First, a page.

“NETWORKDAYS” function is very helpful feature in the Microsoft excel to calculate the working days from a particular period excluding “Saturday and Sundays”. NETWORKDAYS function subtract the Start Day from the End Date provided.

# NETWORKDAYS Function in Excel

It comes with an advantage of excluding “Holidays” i.e. Holidays will not be counted as working days even those are falling between Monday to Friday.

This function really helps to in multiple ways, for example to calculate total pay days, prepare day wise work schedule, allocation and planning of project for an organization for a period. “Holiday” feature also helps to utilize the function in very effective manner.

Things To Remember

Please note that it will always returns to the whole number or integer value as output.

Also, Microsoft Excel calculate dates from 1st January 1900, if you use any date before than 1st January 1900 it will be shown as #VALUE! (Error)

Below is the NETWORKDAYS Formula syntax used in Excel:

`Syntax: =NETWORKDAYS(start_date, end_date, [holidays])`

Start_date argument is the date from which workday will be calculated. This date can be a working day or weekend, past day or future day.

End_date argument is the date to which workday will be calculated.

[holidays] Argument (Optional), Holidays argument is optional argument and used to excludes the holidays from NETWORKDAYS function output. We can give the complete range to exclude such days. Holidays are exception dates and such dates will not be counted as workdays (even those are falling on Monday to Friday)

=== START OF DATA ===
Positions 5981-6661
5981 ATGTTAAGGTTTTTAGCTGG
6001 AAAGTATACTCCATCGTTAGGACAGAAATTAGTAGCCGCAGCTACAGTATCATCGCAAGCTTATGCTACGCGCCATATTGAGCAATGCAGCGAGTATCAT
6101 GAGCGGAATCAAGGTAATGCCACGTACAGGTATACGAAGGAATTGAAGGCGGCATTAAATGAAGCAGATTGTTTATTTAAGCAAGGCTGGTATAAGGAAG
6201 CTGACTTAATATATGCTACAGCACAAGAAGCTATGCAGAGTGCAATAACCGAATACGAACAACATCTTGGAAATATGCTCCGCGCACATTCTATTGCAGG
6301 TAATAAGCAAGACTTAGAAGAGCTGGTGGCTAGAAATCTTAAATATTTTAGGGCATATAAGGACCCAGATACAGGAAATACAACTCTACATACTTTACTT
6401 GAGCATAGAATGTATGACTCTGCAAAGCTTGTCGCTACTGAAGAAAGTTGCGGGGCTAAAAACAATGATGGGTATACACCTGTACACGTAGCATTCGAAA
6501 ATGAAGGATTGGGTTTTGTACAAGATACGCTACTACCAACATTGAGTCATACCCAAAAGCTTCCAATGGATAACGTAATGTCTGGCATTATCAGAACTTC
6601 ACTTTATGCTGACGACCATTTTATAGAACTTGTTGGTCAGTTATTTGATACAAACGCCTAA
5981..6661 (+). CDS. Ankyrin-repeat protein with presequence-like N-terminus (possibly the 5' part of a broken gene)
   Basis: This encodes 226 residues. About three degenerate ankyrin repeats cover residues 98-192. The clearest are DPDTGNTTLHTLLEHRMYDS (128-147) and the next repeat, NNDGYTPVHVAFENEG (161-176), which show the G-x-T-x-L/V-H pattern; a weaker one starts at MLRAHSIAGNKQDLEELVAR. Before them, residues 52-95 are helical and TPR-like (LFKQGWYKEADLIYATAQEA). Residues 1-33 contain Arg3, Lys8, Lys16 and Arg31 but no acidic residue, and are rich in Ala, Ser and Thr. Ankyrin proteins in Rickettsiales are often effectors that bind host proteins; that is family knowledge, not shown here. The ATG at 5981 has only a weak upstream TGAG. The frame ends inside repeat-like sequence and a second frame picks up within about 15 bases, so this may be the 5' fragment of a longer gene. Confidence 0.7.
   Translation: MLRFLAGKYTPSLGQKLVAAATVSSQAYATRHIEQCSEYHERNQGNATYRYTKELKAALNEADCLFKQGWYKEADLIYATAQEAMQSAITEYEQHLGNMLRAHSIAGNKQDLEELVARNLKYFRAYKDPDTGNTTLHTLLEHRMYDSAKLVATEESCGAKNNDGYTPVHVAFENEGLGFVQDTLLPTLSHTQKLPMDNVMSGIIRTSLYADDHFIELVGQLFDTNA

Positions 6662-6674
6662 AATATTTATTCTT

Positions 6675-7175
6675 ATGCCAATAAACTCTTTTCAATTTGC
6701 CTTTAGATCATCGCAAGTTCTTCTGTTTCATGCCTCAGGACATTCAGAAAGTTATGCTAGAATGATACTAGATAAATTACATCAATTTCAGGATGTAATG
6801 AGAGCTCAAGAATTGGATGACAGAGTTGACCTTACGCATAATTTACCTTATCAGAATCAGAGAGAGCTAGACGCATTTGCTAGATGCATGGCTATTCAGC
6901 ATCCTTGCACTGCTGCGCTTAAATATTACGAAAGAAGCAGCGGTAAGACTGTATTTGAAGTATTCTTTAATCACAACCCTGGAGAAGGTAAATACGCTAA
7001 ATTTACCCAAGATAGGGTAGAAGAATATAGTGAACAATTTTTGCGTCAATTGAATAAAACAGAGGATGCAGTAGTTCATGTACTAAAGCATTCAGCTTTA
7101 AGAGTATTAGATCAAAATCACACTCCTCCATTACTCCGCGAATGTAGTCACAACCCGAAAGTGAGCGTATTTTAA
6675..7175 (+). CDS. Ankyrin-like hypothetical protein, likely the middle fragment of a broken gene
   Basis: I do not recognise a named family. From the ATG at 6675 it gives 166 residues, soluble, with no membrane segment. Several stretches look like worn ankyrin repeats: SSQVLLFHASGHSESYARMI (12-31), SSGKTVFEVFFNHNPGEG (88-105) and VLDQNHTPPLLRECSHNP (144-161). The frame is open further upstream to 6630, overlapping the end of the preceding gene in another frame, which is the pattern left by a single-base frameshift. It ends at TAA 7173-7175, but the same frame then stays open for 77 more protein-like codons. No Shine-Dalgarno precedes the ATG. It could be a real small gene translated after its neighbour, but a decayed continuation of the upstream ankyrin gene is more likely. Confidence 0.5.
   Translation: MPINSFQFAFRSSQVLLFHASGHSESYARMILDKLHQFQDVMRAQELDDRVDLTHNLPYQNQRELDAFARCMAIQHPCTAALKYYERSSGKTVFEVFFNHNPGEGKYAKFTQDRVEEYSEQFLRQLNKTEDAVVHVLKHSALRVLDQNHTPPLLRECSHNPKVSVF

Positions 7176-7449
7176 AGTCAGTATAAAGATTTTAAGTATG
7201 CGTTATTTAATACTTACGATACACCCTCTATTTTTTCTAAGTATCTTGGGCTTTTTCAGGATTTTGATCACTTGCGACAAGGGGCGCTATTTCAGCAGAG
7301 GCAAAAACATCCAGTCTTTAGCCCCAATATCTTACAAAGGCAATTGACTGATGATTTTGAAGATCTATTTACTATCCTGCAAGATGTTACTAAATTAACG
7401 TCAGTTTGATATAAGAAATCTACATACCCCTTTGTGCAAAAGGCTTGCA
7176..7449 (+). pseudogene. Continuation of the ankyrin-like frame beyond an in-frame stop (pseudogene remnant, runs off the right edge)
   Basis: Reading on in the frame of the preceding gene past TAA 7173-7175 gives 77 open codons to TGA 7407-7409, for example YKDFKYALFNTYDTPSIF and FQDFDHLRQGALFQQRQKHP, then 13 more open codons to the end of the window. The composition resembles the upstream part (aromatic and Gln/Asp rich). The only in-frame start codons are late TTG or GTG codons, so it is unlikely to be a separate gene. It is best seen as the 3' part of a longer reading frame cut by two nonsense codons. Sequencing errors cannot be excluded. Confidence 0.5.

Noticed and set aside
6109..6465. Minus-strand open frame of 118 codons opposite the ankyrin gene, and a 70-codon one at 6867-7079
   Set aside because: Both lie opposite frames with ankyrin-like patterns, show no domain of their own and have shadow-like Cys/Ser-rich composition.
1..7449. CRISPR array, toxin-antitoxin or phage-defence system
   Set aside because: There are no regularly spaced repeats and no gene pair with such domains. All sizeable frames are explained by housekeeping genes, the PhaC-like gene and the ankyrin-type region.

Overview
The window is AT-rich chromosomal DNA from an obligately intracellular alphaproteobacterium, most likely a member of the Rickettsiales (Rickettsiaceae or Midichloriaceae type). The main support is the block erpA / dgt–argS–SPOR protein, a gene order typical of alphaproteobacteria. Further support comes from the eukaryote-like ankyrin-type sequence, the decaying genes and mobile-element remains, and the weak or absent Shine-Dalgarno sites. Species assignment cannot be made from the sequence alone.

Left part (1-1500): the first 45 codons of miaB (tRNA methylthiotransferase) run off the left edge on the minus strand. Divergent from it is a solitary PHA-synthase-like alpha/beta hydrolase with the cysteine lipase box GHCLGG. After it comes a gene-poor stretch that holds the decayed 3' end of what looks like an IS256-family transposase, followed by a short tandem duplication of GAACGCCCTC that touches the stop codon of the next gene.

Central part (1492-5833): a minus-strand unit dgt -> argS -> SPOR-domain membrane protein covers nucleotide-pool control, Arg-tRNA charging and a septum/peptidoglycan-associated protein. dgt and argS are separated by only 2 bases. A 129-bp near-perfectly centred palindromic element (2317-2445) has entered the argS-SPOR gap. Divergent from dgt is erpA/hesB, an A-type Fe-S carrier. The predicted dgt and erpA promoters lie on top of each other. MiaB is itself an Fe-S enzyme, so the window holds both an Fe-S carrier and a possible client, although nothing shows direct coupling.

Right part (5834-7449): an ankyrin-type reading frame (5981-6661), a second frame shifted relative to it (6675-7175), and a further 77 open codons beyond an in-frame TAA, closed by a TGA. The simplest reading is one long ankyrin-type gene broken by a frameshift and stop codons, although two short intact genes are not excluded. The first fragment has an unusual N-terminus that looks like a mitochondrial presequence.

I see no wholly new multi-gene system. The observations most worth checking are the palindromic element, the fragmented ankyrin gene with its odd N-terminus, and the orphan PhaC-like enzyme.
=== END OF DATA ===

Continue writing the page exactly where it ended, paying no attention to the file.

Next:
We have taken 1st January 2019 as Start date and 31st December 2019 as End date and will be calculating net working days during a period of one year. Following the syntax, we have 261 net working days during that period

We have taken 1st January 2019 as Start date and 31st December 2019 as End date and have a list of holidays.

Net working days will be calculating considering 1st Jan 2019 as Holiday and total net working days for a year will be 260.

We mentioned that Microsoft Excel will calculate the date functions starting from 1st January 1900 and if we use any date prior 1st January 1900 this will show as #VALUE! (Error)

We have taken 1st January 1889 as Start date and 31st December 1889 and since it is prior to 1st January 1900 output is shown as #VALUE! (Error)